Revisiting Leslie Chang’s “Factory Girls”

At Tea Leaf Nation, Gloria Wang surveys Chinese reactions to Leslie T. Chang’s Factory Girls, recently released in simplified characters five years after its original English-language publication. The book follows two female migrant workers in Dongguan over the course of three years.

Though not didactic, the book nonetheless serves to raise awareness of migrant workers among urbanites, who tend to turn a blind eye to the migrant workers. One of the most-read reviews of “Factory Girls” on Douban, a social media platform popular among book-lovers, reads:

Chang’s book reveals a familiar yet distant world. Every day we come across many migrant workers on the streets…but we are used to looking down upon them and ignoring them…we are simply not in a position to look down up them, since we are all the same. [Migrant workers] may not expect sympathy or help from others – the phrase they speak most often is ‘people can only rely on themselves’ – but what they need most are respect and equality. [Source]

Chang rejects the common portrayal of China’s migrant factory workers as passive victims of global capitalism. In an article at The New Yorker following This American Life’s retraction of claims about working conditions at Foxconn, for example, she argued that “Chinese workers are not forced into factories because of our insatiable desire for iPods. They choose to leave their farming villages for the city in order to earn money, to learn new skills, to improve themselves, and to see the world.” But Wang quotes independent book reviewer Han Shu, who found this aspect of the book unpersuasive. From the same post at Tea Leaf Nation:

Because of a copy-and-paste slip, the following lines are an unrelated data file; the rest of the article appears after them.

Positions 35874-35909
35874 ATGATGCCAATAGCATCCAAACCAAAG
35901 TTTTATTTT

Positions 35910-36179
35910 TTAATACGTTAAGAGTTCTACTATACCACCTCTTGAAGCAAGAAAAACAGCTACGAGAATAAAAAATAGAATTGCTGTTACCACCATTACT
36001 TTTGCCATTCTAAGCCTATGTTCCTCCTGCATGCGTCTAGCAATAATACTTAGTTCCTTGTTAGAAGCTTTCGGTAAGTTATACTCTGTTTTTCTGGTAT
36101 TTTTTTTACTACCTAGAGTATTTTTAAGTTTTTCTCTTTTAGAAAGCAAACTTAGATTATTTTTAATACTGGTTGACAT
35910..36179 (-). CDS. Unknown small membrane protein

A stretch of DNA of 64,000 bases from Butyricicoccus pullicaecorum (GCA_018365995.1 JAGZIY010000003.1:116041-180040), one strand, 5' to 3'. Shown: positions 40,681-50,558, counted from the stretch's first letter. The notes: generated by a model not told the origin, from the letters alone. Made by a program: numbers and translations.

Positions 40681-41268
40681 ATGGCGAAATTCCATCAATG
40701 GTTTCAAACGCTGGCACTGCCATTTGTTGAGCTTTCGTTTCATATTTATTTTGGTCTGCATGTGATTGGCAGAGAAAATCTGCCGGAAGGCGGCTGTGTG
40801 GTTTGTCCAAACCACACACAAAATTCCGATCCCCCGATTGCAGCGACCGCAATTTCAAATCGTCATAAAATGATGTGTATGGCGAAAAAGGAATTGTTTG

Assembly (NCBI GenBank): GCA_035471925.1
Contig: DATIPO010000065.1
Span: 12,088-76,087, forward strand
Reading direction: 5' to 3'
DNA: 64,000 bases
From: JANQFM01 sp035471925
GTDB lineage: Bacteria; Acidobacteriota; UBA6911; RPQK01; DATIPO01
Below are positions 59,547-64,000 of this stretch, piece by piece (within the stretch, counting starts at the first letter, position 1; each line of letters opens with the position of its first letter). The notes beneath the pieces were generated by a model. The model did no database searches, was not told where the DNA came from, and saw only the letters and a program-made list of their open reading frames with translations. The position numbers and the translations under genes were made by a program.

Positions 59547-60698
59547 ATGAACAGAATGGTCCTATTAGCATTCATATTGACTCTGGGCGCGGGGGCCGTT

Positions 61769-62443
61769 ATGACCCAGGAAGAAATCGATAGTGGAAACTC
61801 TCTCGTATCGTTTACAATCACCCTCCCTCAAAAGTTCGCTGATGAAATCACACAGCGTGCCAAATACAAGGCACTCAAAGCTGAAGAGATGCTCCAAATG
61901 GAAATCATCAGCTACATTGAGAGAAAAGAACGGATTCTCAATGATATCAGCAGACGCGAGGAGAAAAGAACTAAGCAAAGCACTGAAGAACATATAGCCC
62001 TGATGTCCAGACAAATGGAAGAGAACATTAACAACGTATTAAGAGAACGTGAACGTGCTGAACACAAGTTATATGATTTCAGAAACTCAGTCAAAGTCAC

The claim that [the factory girls] are living happy lives and are on their way to achieving their middle class dreams, perhaps drawn from Chang’s own experience, is to be taken with a grain of salt; it seems a bit too baseless and superficial. This kind of naive American thinking is okay for Americans who are not familiar with China’s national condition, but it doesn’t provide any new insight for Chinese readers. When she met with Chinese readers in Beijing and Shanghai, Chang reiterated that she was only a journalist, and her responsibility was to faithfully record what she saw and heard. Perhaps we cannot ask too much of a foreign journalist. [Source]

See Chang speak for herself in a 2012 TED talk based on the New Yorker article, via CDT.


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